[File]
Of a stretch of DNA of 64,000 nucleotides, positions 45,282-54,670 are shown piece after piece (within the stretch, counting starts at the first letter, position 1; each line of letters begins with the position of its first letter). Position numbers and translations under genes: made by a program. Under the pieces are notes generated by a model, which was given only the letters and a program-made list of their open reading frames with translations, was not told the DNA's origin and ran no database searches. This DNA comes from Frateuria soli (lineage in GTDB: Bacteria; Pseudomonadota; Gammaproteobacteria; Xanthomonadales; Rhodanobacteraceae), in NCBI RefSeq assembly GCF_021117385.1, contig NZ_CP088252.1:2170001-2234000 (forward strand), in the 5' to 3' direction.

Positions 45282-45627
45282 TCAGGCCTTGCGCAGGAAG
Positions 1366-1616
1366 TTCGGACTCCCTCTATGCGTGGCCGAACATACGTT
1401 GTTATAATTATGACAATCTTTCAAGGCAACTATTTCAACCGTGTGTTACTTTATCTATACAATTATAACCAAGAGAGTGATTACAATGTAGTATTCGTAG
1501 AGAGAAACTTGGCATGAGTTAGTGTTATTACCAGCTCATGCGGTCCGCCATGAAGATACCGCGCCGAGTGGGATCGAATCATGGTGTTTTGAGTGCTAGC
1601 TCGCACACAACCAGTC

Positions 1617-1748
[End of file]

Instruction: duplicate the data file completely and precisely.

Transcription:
Of a stretch of DNA of 64,000 nucleotides, positions 45,282-54,670 are shown piece after piece (within the stretch, counting starts at the first letter, position 1; each line of letters begins with the position of its first letter). Position numbers and translations under genes: made by a program. Under the pieces are notes generated by a model, which was given only the letters and a program-made list of their open reading frames with translations, was not told the DNA's origin and ran no database searches. This DNA comes from Frateuria soli (lineage in GTDB: Bacteria; Pseudomonadota; Gammaproteobacteria; Xanthomonadales; Rhodanobacteraceae), in NCBI RefSeq assembly GCF_021117385.1, contig NZ_CP088252.1:2170001-2234000 (forward strand), in the 5' to 3' direction.

Positions 45282-45627
45282 TCAGGCCTTGCGCAGGAAG
Positions 1366-1616
1366 TTCGGACTCCCTCTATGCGTGGCCGAACATACGTT
1401 GTTATAATTATGACAATCTTTCAAGGCAACTATTTCAACCGTGTGTTACTTTATCTATACAATTATAACCAAGAGAGTGATTACAATGTAGTATTCGTAG
1501 AGAGAAACTTGGCATGAGTTAGTGTTATTACCAGCTCATGCGGTCCGCCATGAAGATACCGCGCCGAGTGGGATCGAATCATGGTGTTTTGAGTGCTAGC
1601 TCGCACACAACCAGTC

Positions 1617-1748